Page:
While the main focus remains on Flora and Henry’s fledgling relationship, Brockenbrough sets this story against a backdrop peppered with real historical events and an evocative atmosphere. This novel touches upon the question of choice and taking risks as much as the matters of love and mortality readers might expect from the title.

The less likely aspect of this story is the compelling relationship between Love and Death. These two are, perhaps, the most unexpected characters in the novel. Love with his constant optimism and devil-may-care attitude is also surprisingly ruthless as his desperation to win the Game grows. Death, meanwhile, is much more than a villain as she struggles with the burden of her role in this story.

These very different stories–of Flora and Henry but also of Love and Death themselves–weave together in unexpected ways as The Game of Love and Death build to its remarkable conclusion.

The Game of Love and Death is a heady blend of fantasy and historical fiction that plays out on a grand scale. Sure to appeal to readers of all ages. Not to be missed.

Possible Pairings: The Darkest Part of the Forest by Holly Black, Love and Other Perishable Items by Laura Buzo, The Accident Season by Moïra Fowley-Doyle, Blackfin Sky by Kat Ellis, The Midnight Dress by Karen Foxlee, Speak Easy, Speak Love by McKelle George, Fire and Hemlock by Diana Wynne Jones, The Last Time We Were Us by Leah Konen, We Were Liars by E. Lockhart, The Weight of Feathers by Anne-Marie McLemore, I’ll Give You the Sun by Jandy Nelson, Bone Gap by Laura Ruby, Lizzie Bright and the Buckminster Boy by Gary D. Schmidt, Saint Death by Marcus Sedgwick, The Crown’s Game by Evelyn Skye, Irong Cast by Destiny Soria, Nothing But Sky by Amy Trueblood,  Black Dove, White Raven by Elizabeth Wein, Memoirs of a Teenage Amnesiac by Gabrielle Zevin, American Street by Ibi Zoboi

*A copy of this book was provided by the publisher for review consideration*

I Am Princess X: A Chick Lit Wednesday Review

I am Princess X by Cherie PriestMay and Libby created Princess X on the day they met in fifth grade. Libby drew Princess X while May created the stories. Together they made sure that Princess X became an indelible part of their childhood.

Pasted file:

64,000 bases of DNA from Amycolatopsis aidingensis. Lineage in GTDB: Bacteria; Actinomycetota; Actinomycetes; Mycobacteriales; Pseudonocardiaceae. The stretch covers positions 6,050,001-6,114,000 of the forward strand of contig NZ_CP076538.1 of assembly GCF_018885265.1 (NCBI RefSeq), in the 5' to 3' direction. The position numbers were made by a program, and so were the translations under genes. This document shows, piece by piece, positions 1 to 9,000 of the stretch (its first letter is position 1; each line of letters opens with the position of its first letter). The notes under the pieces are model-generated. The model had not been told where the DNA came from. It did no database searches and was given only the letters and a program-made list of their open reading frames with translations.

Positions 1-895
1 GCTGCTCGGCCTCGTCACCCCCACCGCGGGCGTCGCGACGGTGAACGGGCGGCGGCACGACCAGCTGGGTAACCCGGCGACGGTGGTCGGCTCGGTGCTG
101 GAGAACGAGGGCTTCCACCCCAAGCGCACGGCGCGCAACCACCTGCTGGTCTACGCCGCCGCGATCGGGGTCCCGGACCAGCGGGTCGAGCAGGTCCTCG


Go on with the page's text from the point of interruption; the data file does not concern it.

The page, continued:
That was before Libby and her mother died in a car crash.

Now May is sixteen and looking at another long, lonely summer in Seattle with only her dad for company. That changes when she spots a Princess X sticker on the corner of a store window. Suddenly she starts seeing Princess X everywhere.

When the stickers lead to IAmPrincessX.com, May finds a webcomic with a wholly new but not unfamiliar Princess X. In the comic, the princess’ story is eerily similar to Libby’s. And filled with clues only May recognizes.

Which means that the only person who could have created the comic is May’s best friend–Libby–who is still alive and needs May’s help in I Am Princess X (2015) by Cherie Priest with illustrations by Kali Ciesemier.

I Am Princess X is Priest’s first novel written for a young adult audience. Accompanying illustrations by Kali Ciesemier bring the story found in the Princess X webcomic to life and integrate beautifully with May’s search for Libby in this utterly satisfying read.

May is a spunky, capable heroine who finds help from likable and well-realized characters along the way including Patrick, a likable hacker with a possibly biased sense of his own computer skills.

Priest offers a tantalizing, page-turner of a mystery that seamlessly spans real locations in Seattle and dark pockets of the internet. Even when the action moves online, Priest keeps the story exciting and approachable without ever resorting to technical jargon. I Am Princess X is filled with references to technology and pop culture but manages to still feel timeless in a way that guarantees this one will appeal to readers for years to come.

This book strikes the perfect balance between believable and sensational as May follows the comic’s clues to find out the truth about her best friend. It’s also worth noting that I Am Princess X is a story firmly grounded in friendship as readers learn more about May and Libby. There is no extraneous romance subplot to be found here. Furthermore Priest’s characters are naturally (and realistically) diverse throughout the novel.

I Am Princess X is an excellent book with loads of cross-genre and cross-format appeal. Highly recommended.

Possible Pairings: Dial Em for Murder by Marni Bates, Shift by Jennifer Bradbury, Not If I Save You First by Ally Carter, The Devil You Know by Trish Doller, Charlie, Presumed Dead by Anna Heltzel, This Raging Light by Estelle Laure, We Were Liars by E. Lockhart, Lock & Mori by Heather W. Petty, Shadowshaper by  Daniel José Older, Pretending to Be Erica by Michelle Painchaud, Daughter of Deep Silence by Carrie Ryan, Wild Awake by Hilary T. Smith, Missing Abby by Lee Weatherly, Black Dove, White Raven by Elizabeth Wein, Wherever Nina Lies by Lynn Weingarten, The Space Between Trees by Katie Williams, Paper Valentine by Brenna Yovanoff, How to Save a Life by Sara Zarr

*A more condensed version of this review appeared in the April 2015 issue of School Library Journal from which it can be seen on various sites online as a Starred Review*